Snacking from Home? How to Stop, Keep from Gaining Weight and Stay Fit, By a Nutritionist

|Updated Mar 30, 2020
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WFH is the new diet buster. We are snacking all.... day... long. Okay, so it's plant-based but it's getting out of control. For help, The Beet turned to nutritionist Erika Fox, a Registered Dietitian and community manager at 310 Nutrition. Here are her tips for staying healthy and stopping the snack attacks, while spending too much time inside with a ready path to the fridge. (Guilty, guilty guilty.) Her advice, with notes from The Beet.

  1. Don’t skip meals.

The Beet: Okay, we love this tip. tell us more.

Fox says: Ensuring sure you’re eating meals throughout the day will not only give you the nutrients you need to stay focused and keep energy levels up, but it will help keep you satiated, so you’re not feeling the need to snack all day long!

Secondary Tip: Make sure your meals are well balanced with a combination of complex carbs, healthy fats, and lean protein, so you won’t be reaching for a snack right after.

  1. Out of sight, out of mind: Set up a workspace away from the kitchen.

The Beet: This is hard. I work within easy view of the kitchen and the pantry (and about ten large steps away from where the snacks are sitting on the counter.

Fox says: If your workspace is right next to your kitchen, or you’re working from your kitchen table, it’s going to be extremely difficult to ignore all those snacks calling your name.  Take a look around to see if there’s another spot you can work from that’s further away from the kitchen. This will help keep you focused on your work and not so much on snacking!

  1. Replace snacking with other activities.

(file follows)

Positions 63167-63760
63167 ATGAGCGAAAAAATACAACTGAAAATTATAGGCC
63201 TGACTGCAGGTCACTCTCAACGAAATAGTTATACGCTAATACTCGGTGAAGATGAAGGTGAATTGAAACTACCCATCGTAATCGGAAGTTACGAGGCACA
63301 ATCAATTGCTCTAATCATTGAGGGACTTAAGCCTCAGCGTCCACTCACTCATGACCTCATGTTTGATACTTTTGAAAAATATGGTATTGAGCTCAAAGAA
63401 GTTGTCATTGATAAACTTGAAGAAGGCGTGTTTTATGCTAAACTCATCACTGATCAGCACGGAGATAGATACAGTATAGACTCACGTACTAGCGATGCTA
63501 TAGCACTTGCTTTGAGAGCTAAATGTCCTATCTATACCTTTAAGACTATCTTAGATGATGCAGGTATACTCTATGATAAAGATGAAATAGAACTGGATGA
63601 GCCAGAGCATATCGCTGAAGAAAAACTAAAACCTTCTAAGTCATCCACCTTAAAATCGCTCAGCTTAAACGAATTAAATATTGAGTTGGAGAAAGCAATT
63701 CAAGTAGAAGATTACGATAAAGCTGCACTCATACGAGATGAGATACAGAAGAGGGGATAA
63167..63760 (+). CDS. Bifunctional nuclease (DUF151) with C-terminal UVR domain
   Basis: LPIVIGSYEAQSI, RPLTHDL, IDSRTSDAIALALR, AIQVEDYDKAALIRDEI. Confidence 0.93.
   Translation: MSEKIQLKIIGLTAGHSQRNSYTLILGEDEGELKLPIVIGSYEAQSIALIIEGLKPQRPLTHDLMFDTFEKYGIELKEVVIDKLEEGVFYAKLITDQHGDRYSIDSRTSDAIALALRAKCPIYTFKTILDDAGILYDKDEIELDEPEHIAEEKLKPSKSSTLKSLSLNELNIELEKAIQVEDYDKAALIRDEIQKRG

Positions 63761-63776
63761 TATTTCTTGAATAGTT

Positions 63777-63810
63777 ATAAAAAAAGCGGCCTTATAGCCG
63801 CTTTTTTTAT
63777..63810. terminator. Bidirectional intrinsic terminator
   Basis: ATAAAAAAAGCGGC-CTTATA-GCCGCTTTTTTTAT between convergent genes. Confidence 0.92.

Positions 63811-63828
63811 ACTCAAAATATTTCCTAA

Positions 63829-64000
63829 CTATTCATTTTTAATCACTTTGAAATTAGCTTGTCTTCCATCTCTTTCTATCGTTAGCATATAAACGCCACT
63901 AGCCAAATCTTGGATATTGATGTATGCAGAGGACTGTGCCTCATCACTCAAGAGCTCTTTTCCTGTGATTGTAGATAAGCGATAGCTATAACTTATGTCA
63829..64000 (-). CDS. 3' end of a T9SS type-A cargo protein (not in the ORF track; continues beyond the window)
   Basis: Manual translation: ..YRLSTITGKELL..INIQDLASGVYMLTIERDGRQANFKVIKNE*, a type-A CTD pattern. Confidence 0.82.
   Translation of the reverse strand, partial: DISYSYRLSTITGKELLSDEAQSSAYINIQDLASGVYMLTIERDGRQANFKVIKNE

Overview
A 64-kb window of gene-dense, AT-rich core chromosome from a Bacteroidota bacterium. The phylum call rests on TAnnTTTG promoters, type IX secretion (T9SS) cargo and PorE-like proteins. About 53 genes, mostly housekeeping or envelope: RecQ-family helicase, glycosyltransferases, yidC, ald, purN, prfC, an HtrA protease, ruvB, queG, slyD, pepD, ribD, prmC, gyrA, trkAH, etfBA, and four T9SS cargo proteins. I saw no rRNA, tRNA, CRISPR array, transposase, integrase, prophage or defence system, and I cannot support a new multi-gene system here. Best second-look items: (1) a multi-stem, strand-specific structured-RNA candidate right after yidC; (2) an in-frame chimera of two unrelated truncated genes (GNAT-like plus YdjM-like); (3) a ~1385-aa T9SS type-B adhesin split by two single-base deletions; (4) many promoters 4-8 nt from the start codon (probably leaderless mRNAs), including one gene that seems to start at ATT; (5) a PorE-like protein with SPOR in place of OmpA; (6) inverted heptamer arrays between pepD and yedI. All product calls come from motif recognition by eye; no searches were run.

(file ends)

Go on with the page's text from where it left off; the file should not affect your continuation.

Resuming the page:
The Beet: Like online shopping? JK, that's bad too, at least if it becomes a habit.

Fox says: When you’re in an office, it’s easy to get up, walk around, and chat with others when you feel like you need a brain break. At home, these brain breaks usually turn into snacking. Oftentimes, people aren’t even hungry, but rather just need something to do so they can refocus. Instead of resorting to snacks, try incorporating a different activity into your routine. Here are some ideas: go outside for a walk, take a 5-minute journal break, stretch, incorporate exercise into your day, etc. Play with the kids on the couch for a little fun study break.

  1. Tuck away those “hard to resist” foods.

The Beet: but I know where I hid the chips and Cracker Jacks.

Fox says: If you find yourself overindulging on “junk” food just because it’s in the cabinet, move it to the back, or even better, hide it away in a spot that you won’t reach to. Alternatively, make sure you’re stocked on nutritious, balanced snacks. This way, if you do need a little something, you have plenty of options that will keep you going until your next meal.

Additional Tip: For a well-balanced snack, make sure it includes at least two of the three macronutrients (carbs, protein, fats) and focus on real, whole foods!

Here are some examples…

  • Fruit and nuts
  • Rice crackers with nut butter
  • Veggie sticks with guacamole or hummus
  • Lara bars, Rx Bars, or any minimally processed granola bar! You can also make your own using rolled oats, nut butter, nuts, cinnamon, and chocolate chips (if you have a sweet tooth)
  1. Don’t eat at your computer.

The Beet: But that's the best place to snack. I don't pay attention to what I'm eating on repeat.

Fox says: Many people over-snack while working from home because they’re either bored or need something to do while they work (aka mindless eating). If you let yourself eat while working, it’s likely that you’ll end up over-snacking. Instead of chowing down on food all day, be mindful of your hunger levels and make time for snacks/meals. When you are hungry, step away from the computer, take the extra time to sit down and eat a snack/meal, and don’t get back to work until you feel fully satisfied.

The Beet: Thank you, Erika. We will try. And anyone who has more tips, please send them. We need them now more than ever! Write to us at

Erika Fox, MBA, RDN, is a registered dietitian with an undergraduate degree in dietetics from Purdue University and a master’s in business administration from Dominican University. Erika works as the registered dietitian and community manager for 310 Nutrition, motivating thousands of individuals to reach their health goals every day.